DOM and Sax interfaces for XML parsing are the classic ways to work with XML. Python had to provide those interfaces because they are well-known and standard.
The ElementTree package was intended to provide a more Pythonic interface. It is all about making things easier for the programmer.
Depending on your build, each of those has an underlying C implementation that makes them run fast.
None of the above tools is being deprecated. They each have their merits (Sax doesn't need to read the whole input into memory, for example).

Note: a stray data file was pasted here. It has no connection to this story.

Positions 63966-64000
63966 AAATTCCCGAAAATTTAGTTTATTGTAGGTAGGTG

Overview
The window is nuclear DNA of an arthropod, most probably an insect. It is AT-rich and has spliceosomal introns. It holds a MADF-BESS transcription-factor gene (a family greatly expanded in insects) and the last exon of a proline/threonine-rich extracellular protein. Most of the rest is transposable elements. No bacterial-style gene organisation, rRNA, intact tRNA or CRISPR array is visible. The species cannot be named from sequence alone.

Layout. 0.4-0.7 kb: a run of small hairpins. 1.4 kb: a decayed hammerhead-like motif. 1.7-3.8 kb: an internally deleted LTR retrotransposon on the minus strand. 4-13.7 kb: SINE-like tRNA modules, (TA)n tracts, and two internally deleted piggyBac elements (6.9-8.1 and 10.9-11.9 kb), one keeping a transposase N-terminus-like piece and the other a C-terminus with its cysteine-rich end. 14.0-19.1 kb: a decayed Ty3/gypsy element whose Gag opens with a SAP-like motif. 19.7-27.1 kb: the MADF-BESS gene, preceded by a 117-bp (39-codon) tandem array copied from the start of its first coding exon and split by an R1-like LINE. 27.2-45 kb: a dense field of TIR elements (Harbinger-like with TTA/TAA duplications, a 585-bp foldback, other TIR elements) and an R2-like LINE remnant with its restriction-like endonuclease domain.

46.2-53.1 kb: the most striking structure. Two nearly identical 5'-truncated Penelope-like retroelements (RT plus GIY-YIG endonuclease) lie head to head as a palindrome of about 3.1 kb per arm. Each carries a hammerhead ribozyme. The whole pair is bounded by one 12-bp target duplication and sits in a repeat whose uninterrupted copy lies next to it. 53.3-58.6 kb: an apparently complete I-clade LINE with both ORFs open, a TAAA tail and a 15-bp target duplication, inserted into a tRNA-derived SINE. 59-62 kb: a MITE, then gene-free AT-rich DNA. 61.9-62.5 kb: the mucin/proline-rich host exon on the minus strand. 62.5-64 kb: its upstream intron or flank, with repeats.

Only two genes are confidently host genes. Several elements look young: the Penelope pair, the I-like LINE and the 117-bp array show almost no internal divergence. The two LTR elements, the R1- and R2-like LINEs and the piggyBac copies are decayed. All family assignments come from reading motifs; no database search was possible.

There is also third-party module called lxml which is also a popular choice (full featured and fast).
Python has two interfaces probably because Element Tree was integrated into the standard library a good deal later after minidom came to be. The reason for this was likely its far more "Pythonic" API compared to the W3C-controlled DOM.
If you're concerned about speed, there's also lxml, which builds an ElementTree-compatible DOM using libxml2 and should be quite fast – they have a benchmark suite comparing themselves to ElementTree's Python and C implementations available.
If you're concerned about memory use, you shouldn't be using a tree API anyway; PullDOM might be a better choice, but I'm extrapolating from experience using Java's excellent pull parser – there doesn't seem to be much current information on PullDOM.